By Eva-Milan Zsiga
On a crisp night at the end of last week, jazz music filled the air at SUNY Purchase, promoting smooth sensations, and leaving bodies dancing, swaying, moving, and grooving. It was a night that seemed to spontaneously start the weekend even before 12 a.m. came close, officially ringing Friday in.
A dimly lit Campus Center South screamed sweetly with the wails of horns and saxophones in a space that, as of late, has seldom seen any movement to live music. The only life that the space has experienced lately comes from the students in acting and theater and performance classes that are held there. But on this night, C.C.S held an energy that its walls have felt in the past, an energy that came alive again for the school’s first Swing Dance event, hosted by Benjamin Rice, a senior jazz pianist, and featuring the harmonies of the jazz orchestra.
“I remember my freshmen year and sophomore year, SOCA had a bunch of parties here like every weekend,” Rice said. “I don’t know when, but they took the stage down, and I think people didn’t want to use the space anymore because there wasn’t a stage, but the acoustics are still great and it’s a good location. You can catch people from the residence halls that are going to the hub. Everyone kind of passes by it, so it made sense to me. I booked and was praying that it would work out.”
His efforts prove to have paid off. The event kicked off by 10:30 p.m., 15 minutes after its set start time, as a few members of the jazz orchestra made their way over from performing with Zach Berns at his junior recital. Some students came along with the crowd from the Music Building, and others gravitated in due to event fliers that were plastered across the school and social media, or simply from hearing the music emanating far beyond C.C.S.
“As soon as I walked in the music made me happy,” says Claude Gilbert, a sophomore classical cello student. “[When] I came in there was no hesitation, I felt completely welcome.”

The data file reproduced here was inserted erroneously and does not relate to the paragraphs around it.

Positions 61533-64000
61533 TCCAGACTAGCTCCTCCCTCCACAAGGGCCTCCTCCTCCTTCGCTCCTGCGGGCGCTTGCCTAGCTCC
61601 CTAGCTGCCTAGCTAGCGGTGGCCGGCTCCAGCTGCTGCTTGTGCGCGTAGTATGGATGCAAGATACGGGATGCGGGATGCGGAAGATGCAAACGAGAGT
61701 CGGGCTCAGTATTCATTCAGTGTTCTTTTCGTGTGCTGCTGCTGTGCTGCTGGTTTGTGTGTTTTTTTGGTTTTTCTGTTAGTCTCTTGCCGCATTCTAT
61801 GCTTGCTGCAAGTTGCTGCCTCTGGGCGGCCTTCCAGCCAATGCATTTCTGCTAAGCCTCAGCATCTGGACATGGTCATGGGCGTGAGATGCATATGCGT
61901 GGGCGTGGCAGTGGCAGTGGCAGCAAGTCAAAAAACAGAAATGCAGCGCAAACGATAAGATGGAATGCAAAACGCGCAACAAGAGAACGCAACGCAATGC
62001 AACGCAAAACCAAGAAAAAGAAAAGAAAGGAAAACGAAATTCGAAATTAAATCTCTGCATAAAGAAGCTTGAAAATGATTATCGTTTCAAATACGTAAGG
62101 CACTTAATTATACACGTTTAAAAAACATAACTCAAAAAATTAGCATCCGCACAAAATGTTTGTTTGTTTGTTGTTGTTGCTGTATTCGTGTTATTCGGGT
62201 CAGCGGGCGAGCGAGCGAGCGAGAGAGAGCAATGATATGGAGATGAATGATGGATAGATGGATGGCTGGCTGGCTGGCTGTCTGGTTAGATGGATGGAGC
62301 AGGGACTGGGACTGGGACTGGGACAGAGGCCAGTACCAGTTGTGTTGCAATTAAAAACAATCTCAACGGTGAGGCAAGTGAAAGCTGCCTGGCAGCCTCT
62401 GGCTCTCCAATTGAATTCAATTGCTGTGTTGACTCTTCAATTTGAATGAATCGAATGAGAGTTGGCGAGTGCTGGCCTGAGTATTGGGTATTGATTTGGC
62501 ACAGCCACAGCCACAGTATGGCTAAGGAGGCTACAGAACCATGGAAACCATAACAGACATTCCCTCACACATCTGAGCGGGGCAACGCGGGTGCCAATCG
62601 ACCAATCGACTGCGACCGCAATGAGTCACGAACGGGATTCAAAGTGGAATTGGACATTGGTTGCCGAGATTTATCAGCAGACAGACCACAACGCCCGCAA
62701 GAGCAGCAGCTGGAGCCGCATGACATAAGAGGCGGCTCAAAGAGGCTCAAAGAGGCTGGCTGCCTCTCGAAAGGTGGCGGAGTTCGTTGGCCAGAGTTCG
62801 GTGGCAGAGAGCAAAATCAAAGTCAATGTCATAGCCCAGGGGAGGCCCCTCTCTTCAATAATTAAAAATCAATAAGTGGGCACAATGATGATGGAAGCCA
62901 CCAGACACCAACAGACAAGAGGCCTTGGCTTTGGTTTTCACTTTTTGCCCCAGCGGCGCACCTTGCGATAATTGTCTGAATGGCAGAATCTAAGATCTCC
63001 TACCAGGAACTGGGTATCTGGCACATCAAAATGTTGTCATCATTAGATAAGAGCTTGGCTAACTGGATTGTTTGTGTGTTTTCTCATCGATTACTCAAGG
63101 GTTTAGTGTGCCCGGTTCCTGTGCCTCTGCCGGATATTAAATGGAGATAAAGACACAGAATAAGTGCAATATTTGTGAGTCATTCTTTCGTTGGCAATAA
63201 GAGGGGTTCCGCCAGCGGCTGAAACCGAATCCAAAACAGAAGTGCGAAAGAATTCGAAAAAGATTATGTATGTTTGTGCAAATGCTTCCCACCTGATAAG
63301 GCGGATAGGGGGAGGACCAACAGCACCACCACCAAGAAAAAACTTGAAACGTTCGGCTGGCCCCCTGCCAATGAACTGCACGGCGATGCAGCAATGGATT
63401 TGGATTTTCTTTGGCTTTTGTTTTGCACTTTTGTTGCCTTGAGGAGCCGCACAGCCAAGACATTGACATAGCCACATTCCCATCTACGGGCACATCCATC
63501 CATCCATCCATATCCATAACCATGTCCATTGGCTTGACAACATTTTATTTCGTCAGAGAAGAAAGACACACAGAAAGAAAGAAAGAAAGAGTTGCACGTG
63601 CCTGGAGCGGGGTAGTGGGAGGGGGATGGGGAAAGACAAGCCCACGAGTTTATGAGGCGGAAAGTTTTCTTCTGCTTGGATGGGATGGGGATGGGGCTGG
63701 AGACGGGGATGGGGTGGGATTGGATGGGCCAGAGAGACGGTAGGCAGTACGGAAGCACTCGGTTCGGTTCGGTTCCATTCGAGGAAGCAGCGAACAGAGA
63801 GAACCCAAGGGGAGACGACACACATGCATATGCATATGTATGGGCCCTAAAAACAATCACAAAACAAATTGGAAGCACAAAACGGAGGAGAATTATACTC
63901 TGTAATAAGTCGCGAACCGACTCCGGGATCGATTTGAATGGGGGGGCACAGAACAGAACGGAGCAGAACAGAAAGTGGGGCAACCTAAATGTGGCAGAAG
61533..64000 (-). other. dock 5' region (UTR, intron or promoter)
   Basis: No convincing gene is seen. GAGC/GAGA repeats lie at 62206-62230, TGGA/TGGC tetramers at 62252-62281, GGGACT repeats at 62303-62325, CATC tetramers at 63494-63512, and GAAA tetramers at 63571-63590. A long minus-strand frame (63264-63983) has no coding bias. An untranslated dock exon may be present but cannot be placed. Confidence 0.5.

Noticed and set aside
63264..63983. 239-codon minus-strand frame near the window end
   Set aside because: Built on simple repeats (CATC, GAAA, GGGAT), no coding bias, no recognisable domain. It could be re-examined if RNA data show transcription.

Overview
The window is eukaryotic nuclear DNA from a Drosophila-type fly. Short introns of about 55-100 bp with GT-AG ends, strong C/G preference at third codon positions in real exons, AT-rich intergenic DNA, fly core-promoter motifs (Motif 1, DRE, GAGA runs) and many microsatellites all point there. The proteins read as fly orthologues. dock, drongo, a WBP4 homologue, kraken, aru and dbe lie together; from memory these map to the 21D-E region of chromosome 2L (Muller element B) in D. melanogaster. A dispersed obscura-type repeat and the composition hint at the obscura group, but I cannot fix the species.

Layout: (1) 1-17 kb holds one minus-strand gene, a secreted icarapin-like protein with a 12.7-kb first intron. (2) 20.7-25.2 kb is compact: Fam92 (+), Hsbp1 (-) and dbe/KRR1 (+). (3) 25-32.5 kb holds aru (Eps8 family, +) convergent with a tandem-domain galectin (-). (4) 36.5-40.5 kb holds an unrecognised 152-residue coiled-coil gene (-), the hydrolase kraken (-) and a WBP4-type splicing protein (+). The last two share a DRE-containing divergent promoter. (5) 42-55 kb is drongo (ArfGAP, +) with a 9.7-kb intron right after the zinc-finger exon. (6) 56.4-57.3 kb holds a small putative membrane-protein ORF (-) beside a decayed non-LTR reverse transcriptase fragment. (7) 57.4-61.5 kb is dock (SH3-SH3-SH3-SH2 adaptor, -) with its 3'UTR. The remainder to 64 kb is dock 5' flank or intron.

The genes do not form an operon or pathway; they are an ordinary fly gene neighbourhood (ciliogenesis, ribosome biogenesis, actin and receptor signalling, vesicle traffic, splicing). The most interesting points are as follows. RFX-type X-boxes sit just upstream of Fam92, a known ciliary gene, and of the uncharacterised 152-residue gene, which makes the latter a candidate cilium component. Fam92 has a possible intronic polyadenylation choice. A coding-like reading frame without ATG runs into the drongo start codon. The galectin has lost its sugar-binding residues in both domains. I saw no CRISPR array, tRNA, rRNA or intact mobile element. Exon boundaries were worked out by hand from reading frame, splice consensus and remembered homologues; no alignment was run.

The space was neatly set up with three rows of chairs laid out at the back of the room, holding 17 members of the campus’ jazz orchestra ensemble. The ensemble consisted of a five-person saxophone section of two alto saxophones, two tenor saxophones, and one baritone saxophone, a quartet of trombones, which included three normal, tenor trombones, one bass trombone, and four trumpets. The rhythm section was made up of the piano, played by Rice, the guitar, the bass and a drum kit.
“That’s the classic setup,” Rice explained. “That’s what it’s sort of become. I mean Duke Ellington used this format, all the great artists. Pretty much they had big bands use that format more or less. So, it’s a tradition.”
The orchestra belted out back-to-back sounds all night long, covering songs from the 1940s and 50s, including danceable numbers like, “Shiny Stockings,” “One O’Clock Jump,” and “Count Me In”. “Lil’ Darlin,’” one of the night’s slower pieces started up halfway through the event, but for the most part the tunes stayed at the same medium paced tempo, for a smooth type of shimmy that was steady among just about everyone on the floor. Everyone was dancing—some clearly with more technique than others, but that didn’t seem to be a concern for anyone.
“I enjoy dancing,” Gilbert said. “It’s natural. I don’t know if it looks good, but it’s natural to want to move to music. Especially as a musician, it comes more naturally. The quality of the music was so good that it made my quality feel good, and so I was just taking in the music and I felt confident.”